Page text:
Designing Around User Interface ‘Flicker’

A few months ago I rolled out a total overhaul of my Shopping List web app using AngularJS, which was a lot of fun and has in general been a success from a programming/tinkering perspective. It was not, however, a success in user happiness, as we found out the hard way the first trip to the grocery store using version 2.0.

The problem? As part of the overhaul I had patched a data integrity bug where two delete requests are sent in quick succession and it’s ambiguous to the server which line to delete (that’s an architecture problem for another day).  I thought this was a nice change which prevented a rare scenario of accidentally deleting the wrong list item. It turned out, however, that this actually created a workflow where the server update message can come back and can subtly shift the client UI a second or two after the user expects that it’s already done updating, restoring the entry that the server believed to have been deleted in error.

Screen Shot 2013-05-13 at 1.54.17 PM

When the red X is clicked, that row will be deleted… usually. Sometimes it will go away, and then pop back unexpectedly. What a ‘nice’ feature!

This meant that just about the time the user goes to tap the next item to mark it done or deleted, the server rudely shoves a new item into the list and jumbles up the tap targets. This behavior and its unfortunate timing makes it very, very easy to click on the wrong thing. In practice this is just as bad as the bug I had meant to fix, because it manifests in the same behavior of an accidentally lost entry.

Trying to solve this design issue got me thinking about this interesting class of bugs: cases where a user interface updates just before you try to click or tap an element, causing you to hit the wrong one. It comes up somewhat often in web browsing if you’re loading a page with lots of images and trying to click a link towards the bottom of the page. As each image above you loads, the link you’re trying to click can shift. This creates a frustrating race where you have to chase the click target down the page. You can also see this in iOS when you’re looking at a single image in Photos, and you get stuck in loop between tapping the HUDless screen to bring up the “Back” button and trying to actually tap “Back”. For me personally, my brain->finger pathway seems to have exactly the same timing as the UI delay on hiding/showing the HUD, so I can never quite tap on the button I want to until I force myself to stop and break the loop.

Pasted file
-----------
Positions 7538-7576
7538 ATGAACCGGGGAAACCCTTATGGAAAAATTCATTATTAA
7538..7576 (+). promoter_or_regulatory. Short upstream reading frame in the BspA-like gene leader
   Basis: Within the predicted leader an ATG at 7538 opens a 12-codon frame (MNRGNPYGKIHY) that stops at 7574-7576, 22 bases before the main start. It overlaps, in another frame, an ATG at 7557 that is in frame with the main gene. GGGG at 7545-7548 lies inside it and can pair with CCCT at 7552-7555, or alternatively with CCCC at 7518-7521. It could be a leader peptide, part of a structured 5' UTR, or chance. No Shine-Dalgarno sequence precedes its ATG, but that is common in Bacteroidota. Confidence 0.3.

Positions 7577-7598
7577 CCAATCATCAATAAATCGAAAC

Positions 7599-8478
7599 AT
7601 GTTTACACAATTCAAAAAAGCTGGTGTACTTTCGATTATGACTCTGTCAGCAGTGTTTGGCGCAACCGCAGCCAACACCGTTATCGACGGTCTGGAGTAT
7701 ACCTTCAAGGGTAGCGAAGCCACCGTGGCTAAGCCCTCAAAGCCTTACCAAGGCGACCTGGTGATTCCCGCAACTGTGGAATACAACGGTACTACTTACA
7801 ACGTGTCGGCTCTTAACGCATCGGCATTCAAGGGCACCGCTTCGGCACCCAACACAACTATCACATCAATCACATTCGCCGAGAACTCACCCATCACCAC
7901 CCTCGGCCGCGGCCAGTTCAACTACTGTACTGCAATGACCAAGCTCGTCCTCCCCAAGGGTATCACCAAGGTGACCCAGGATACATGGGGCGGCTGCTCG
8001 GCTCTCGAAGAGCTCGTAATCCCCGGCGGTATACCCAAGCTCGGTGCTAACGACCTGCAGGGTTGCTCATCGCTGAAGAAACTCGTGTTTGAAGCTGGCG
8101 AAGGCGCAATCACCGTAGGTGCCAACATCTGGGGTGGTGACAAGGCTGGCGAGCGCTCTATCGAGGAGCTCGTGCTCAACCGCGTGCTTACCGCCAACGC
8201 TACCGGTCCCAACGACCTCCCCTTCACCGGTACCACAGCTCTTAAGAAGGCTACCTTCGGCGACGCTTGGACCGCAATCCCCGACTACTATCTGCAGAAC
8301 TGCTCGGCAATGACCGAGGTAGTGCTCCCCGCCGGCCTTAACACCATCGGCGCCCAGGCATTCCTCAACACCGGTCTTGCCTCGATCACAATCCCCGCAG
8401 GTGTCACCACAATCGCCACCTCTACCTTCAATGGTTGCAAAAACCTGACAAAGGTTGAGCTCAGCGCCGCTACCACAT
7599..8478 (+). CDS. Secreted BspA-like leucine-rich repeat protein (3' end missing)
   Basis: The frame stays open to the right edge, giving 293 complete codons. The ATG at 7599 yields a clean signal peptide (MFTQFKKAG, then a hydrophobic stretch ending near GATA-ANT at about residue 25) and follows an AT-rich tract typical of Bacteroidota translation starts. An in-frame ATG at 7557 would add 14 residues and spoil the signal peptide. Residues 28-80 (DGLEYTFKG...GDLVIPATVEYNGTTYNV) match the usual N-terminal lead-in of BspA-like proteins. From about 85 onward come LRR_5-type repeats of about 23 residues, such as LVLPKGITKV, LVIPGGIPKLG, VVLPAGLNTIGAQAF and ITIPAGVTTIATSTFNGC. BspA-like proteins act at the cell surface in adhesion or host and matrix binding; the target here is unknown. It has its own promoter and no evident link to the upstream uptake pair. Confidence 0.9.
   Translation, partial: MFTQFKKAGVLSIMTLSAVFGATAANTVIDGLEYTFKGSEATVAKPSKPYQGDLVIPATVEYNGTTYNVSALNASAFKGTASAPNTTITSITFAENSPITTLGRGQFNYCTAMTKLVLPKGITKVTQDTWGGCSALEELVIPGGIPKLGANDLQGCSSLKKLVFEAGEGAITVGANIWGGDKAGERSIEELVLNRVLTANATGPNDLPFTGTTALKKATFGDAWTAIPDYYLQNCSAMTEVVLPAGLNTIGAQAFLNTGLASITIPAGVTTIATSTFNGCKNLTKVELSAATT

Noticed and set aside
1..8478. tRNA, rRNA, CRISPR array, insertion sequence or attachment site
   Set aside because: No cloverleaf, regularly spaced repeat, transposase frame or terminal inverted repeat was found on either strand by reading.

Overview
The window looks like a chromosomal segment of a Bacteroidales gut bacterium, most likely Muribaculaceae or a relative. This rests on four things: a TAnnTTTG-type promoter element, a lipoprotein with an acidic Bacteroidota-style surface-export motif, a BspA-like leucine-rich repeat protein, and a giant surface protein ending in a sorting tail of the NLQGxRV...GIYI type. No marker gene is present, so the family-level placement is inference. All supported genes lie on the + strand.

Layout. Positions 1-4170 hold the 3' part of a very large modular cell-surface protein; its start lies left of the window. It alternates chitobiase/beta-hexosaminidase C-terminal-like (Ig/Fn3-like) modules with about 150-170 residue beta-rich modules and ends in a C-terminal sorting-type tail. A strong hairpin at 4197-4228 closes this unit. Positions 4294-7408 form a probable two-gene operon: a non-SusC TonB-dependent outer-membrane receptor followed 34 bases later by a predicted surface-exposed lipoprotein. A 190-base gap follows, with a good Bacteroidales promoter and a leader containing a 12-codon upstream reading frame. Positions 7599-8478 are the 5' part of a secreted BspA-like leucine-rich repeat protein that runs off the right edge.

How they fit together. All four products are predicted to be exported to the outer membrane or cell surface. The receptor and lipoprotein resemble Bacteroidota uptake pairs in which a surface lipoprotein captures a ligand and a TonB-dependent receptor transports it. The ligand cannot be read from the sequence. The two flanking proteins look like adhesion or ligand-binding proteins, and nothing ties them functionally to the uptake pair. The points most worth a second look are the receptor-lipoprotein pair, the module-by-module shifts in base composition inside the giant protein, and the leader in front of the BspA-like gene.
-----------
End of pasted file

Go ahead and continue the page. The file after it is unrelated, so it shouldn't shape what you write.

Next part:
I don’t really have a great solution to this problem. One technique I’ve seen applied in mission-critical professional software is the use of a ‘shield’ which blocks all user input when the application knows that a server refresh is pending. This seems to work ok, but it’s tricky to get the user experience right because it’s replacing a rare misclick/mistap scenario with frequent appearance of unresponsiveness. As long as the UI both indicates the reason for the lack of response (maybe with a ‘Loading’ icon) and allows the user to somehow read data underneath if necessary, it seems like a viable path. This only stretches so far, though: after a couple seconds of loading I would expect users to abandon the screen rather than continue to wait. It’s also potentially making the 95% case a worse user experience for the sake of the 5%, which is probably a mistake in most software.

For this particular shopping list application, my solution was to consolidate all workflows that cause row insertion/deletion outside the list itself, so that the risk of a race condition between ambiguous server commands is mostly eliminated, and there aren’t destructive buttons shifting up and down anyway. It seems to work ok for now, but even here it feels like we lost functionality to deal with a bug that, while frustrating when it does manifest, is only relevant a percentage of the time. Here the timing of the server requests made this percentage high enough for a change to be worthwhile, but I’m not sure that’s often the case in other applications.

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